BACKGROUND & AIMS:
The risk of infection associated with tumor necrosis factor antagonists (anti-TNF) and thiopurines (combination therapy) is uncertain. We assessed the risk of serious and opportunistic infections in patients with inflammatory bowel disease (IBD) treated with thiopurine monotherapy, anti-TNF monotherapy, or combination therapy in a large cohort of patients in France.
We performed a nationwide population-based study of patients (18 years or older) with a diagnosis of IBD in the French national health insurance database; we collected data from January 1, 2009 until December 31, 2014. The risks of serious and opportunistic infections associated with exposure to combination therapy, anti-TNF, and thiopurine monotherapies were compared using marginal structural Cox proportional hazard models adjusted for baseline and time-varying sociodemographic characteristics, medications, and comorbidities.
Among the 190,694 patients with IBD included in our analysis, 8561 serious infections and 674 opportunistic infections occurred. Compared with anti-TNF monotherapy, combination therapy was associated with increased risks of serious infection (hazard ratio [HR], 1.23; 95% confidence interval [CI], 1.05-1.45) and opportunistic infection (HR, 1.96; 95% CI, 1.32-2.91). Compared with thiopurine monotherapy, anti-TNF monotherapy was associated with increased risks of serious infection (HR, 1.71; 95% CI, 1.56-1.88), mycobacterial infection (HR, 1.98; 95% CI, 1.15-3.40), and bacterial infection (HR, 2.38; 95% CI, 1.23-4.58, respectively). Conversely, anti-TNF monotherapy was associated with decreased risk of opportunistic viral infection compared with thiopurine monotherapy (HR, 0.57; 95% CI, 0.38-0.87).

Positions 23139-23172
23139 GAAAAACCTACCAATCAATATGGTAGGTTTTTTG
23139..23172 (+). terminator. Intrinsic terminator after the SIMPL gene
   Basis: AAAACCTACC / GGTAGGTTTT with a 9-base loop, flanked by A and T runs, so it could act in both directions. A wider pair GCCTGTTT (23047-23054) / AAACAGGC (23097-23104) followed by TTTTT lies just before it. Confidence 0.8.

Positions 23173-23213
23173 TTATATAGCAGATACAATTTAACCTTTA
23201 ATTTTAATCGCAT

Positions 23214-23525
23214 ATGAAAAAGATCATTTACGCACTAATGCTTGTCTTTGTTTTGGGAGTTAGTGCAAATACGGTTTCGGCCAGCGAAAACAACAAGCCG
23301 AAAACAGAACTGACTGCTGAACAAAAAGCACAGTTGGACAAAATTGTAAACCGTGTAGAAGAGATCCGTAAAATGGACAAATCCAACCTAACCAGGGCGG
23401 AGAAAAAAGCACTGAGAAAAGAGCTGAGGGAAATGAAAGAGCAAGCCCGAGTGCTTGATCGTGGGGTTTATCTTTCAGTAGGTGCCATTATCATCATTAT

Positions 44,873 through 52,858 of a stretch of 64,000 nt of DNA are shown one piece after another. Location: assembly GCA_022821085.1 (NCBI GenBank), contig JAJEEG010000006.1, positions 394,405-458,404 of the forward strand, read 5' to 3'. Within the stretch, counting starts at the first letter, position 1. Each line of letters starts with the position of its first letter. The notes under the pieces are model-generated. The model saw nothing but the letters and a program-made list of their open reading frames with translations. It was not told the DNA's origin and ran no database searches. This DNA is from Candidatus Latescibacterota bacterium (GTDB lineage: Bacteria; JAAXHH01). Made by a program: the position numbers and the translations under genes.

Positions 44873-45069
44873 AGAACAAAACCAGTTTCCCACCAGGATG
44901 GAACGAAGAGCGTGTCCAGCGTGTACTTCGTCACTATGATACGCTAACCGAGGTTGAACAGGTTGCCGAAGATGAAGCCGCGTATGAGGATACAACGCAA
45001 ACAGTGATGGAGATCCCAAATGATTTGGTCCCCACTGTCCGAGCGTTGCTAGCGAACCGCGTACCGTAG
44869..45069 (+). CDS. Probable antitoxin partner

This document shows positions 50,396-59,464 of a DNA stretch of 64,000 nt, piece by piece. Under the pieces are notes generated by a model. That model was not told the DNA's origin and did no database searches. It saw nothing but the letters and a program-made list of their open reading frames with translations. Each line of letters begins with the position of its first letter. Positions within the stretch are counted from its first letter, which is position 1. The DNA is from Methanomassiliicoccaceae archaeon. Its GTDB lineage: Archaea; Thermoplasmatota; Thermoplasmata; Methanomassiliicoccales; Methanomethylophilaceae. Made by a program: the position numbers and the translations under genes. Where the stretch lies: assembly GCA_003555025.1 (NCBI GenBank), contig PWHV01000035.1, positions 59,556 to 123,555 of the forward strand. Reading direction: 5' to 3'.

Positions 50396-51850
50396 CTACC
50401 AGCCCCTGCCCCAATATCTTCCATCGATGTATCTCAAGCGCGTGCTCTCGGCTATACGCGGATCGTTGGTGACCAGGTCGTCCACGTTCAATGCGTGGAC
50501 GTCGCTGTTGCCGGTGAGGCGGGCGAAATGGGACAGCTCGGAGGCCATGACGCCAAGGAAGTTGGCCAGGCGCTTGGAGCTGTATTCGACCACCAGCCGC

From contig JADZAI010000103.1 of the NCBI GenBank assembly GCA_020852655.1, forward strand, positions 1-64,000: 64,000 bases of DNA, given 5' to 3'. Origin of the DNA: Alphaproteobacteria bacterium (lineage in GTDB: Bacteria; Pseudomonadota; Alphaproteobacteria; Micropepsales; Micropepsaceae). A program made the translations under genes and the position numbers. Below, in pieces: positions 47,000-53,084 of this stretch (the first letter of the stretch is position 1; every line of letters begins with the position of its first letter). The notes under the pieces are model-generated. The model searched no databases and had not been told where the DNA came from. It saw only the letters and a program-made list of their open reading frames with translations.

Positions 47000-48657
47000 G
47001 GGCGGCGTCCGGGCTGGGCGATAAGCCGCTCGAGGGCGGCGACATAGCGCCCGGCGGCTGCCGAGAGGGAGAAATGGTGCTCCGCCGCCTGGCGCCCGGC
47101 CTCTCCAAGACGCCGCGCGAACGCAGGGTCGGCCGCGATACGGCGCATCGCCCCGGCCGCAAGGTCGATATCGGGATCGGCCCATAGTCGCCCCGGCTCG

In a nationwide cohort study of patients with IBD in France, we found heterogeneity in risks of serious and opportunistic infections in patients treated with immune-suppressive regimens. These should be carefully considered and weighed against potential benefits for IBD treatment in patient management.